How often do you feel overwhelmed and disorganized in life, whether at work or home? We all seem to struggle with time management in some area of our life; one of the most common phrases besides “I love you” is “I don’t have time”. Everyone suggests working from a to-do list to start getting your life more organized, but why do these lists also have a negative connotation to them?

Let’s say you have a strong desire to turn this situation around with all your good intentions—you may then take out a piece of paper and pen to start tackling this intangible mess with a to-do list. What usually happens, is that you either get so overwhelmed seeing everything on your list, which leaves you feeling worse than you did before, or you make the list but are completely stuck on how to execute it effectively.

To-do lists can work for you, but if you are not using them effectively, they can actually leave you feeling more disillusioned and stressed than you did before. Think of a filing system: the concept is good, but if you merely file papers away with no structure or system, the filing system will have an adverse effect. It’s the same with to-do lists—you can put one together, but if you don’t do it right, it is a fruitless exercise.

Why Some People Find That General To-Do Lists Don’t Work?

Most people find that general to-do lists don’t work because:

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  • They get so overwhelmed just by looking at all the things they need to do.
  • They don’t know how to prioritize the items on list.
  • They feel that they are continuously adding to their list but not reducing it.
  • There’s a sense of confusion seeing home tasks mixed with work tasks.

Benefits of Using a To-Do List

However, there are many advantages working from a to-do list:

  • You have clarity on what you need to get done.
  • You will feel less stressed because all your ‘to do’s are on paper and out of your mind.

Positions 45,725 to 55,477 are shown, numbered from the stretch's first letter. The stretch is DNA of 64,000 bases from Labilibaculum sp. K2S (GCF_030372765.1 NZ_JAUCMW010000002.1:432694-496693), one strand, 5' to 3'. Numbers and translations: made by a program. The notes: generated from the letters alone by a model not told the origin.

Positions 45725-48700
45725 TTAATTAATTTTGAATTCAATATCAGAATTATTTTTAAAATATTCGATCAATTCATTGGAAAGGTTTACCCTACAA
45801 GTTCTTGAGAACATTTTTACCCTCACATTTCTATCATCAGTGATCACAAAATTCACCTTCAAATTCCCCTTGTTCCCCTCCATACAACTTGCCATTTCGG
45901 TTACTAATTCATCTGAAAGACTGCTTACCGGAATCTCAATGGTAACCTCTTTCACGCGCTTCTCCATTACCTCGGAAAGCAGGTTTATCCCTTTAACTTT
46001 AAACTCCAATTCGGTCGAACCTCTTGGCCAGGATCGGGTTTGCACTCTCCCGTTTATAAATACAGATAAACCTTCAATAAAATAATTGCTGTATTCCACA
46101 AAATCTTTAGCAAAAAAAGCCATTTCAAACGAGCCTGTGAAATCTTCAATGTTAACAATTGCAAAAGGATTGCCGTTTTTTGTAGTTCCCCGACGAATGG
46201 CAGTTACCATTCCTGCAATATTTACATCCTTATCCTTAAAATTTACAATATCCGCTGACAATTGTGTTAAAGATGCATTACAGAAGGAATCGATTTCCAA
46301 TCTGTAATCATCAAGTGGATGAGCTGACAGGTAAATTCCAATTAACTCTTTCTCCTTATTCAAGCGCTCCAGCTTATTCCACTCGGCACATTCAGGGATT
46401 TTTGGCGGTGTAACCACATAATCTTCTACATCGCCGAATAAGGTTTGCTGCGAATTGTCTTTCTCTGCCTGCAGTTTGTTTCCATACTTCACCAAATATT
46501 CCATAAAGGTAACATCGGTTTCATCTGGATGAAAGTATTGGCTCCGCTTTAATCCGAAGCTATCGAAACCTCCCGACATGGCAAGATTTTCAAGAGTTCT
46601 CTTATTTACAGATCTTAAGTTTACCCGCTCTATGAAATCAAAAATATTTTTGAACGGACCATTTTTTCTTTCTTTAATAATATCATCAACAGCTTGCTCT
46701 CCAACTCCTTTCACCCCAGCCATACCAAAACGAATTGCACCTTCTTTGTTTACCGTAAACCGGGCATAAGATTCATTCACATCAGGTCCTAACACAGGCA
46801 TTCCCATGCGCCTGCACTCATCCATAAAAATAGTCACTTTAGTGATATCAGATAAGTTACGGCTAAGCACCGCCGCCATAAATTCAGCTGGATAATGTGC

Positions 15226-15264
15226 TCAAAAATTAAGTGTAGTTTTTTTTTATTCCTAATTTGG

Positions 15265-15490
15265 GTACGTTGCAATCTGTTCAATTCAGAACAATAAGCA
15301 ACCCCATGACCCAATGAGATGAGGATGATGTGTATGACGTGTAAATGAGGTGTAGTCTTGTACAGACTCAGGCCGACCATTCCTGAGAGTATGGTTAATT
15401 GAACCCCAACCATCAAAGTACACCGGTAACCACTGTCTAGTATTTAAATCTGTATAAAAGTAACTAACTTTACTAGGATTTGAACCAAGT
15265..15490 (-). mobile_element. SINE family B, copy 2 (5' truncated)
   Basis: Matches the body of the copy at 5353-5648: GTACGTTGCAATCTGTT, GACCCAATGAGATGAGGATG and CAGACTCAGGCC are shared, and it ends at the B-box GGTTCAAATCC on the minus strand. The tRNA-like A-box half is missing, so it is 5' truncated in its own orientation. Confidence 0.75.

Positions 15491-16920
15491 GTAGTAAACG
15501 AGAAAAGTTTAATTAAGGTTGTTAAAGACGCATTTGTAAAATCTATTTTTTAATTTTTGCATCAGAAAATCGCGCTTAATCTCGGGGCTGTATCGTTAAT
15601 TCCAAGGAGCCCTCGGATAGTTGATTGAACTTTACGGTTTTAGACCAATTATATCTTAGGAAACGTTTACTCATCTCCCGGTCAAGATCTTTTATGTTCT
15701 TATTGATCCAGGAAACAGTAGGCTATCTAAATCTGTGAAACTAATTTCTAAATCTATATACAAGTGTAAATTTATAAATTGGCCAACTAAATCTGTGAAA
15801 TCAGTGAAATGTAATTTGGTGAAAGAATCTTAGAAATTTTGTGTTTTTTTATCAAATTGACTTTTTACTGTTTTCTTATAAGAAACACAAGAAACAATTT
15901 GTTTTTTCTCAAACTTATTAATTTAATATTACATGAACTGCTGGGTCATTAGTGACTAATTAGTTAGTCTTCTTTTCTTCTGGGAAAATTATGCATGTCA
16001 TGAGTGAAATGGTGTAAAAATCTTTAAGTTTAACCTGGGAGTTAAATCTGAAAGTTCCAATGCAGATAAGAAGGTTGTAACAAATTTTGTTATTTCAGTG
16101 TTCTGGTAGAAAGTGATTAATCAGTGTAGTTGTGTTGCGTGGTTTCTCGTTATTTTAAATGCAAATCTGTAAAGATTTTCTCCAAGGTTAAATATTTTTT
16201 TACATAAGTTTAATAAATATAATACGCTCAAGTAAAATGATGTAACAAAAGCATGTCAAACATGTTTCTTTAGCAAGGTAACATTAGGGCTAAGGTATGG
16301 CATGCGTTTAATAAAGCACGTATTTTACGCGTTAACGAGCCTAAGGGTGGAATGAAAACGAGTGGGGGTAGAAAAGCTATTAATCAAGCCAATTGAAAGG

• It helps you to prioritize your actions.
  • You don’t overlook so many tasks and forget anything.
  • You feel more organized.
  • It helps you with planning.

4 Golden Rules to Make a To-Do List Work

Here are my golden rules for making a “to-do” list work:

1. Categorize

Studies have shown that your brain gets overwhelmed when it sees a list of 7 or 8 options; it wants to shut down.[1] For this reason, you need to work from different lists. Separate them into different categories and don’t have more than 7 or 8 tasks on each one.

It might work well for you to have a “project” list, a “follow-up” list, and a “don’t forget” list; you will know what will work best for you, as these titles will be different for everybody.

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2. Add Estimations

You don’t merely need to know what has to be done, but how long it will take as well in order to plan effectively.

Imagine on your list you have one task that will take 30 minutes, another that could take 1 hour, and another that could take 4 hours. You need to know the moment you look at the task, otherwise you undermine your planning, so add an extra column to your list and include your estimation of how long you think the task will take, and be realistic!

Tip: If you find it a challenge to estimate accurately, then start by building this skill on a daily basis. Estimate how long it will take to get ready, cook dinner, go for a walk, etc., and then compare this to the actual time it took you. You will start to get more accurate in your estimations.

3. Prioritize

To effectively select what you should work on, you need to take into consideration: priority, sequence and estimated time. Add another column to your list for priority. Divide your tasks into four categories:

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  • Important and urgent
  • Not urgent but important
  • Not important but urgent
  • Not important or urgent

You want to work on tasks that are urgent and important of course, but also, select some tasks that are important and not urgent. Why? Because these tasks are normally related to long-term goals, and when you only work on tasks that are urgent and important, you’ll feel like your day is spent putting out fires. You’ll end up neglecting other important areas which most often end up having negative consequences.

Most of your time should be spent on the first two categories.

4.  Review

To make this list work effectively for you, it needs to become a daily tool that you use to manage your time and you review it regularly. There is no point in only having the list to record everything that you need to do, but you don’t utilize it as part of your bigger time management plan.

For example: At the end of every week, review the list and use it to plan the week ahead. Select what you want to work on taking into consideration priority, time and sequence and then schedule these items into your calendar. Golden rule in planning: don’t schedule more than 75% of your time.

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Bottom Line

So grab a pen and paper and give yourself the gift of a calm and clear mind by unloading everything in there and onto a list as now, you have all the tools you need for it to work. Knowledge is useless unless it is applied—how badly do you want more time?

To your success!

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Featured photo credit: Emma Matthews via unsplash.com

Reference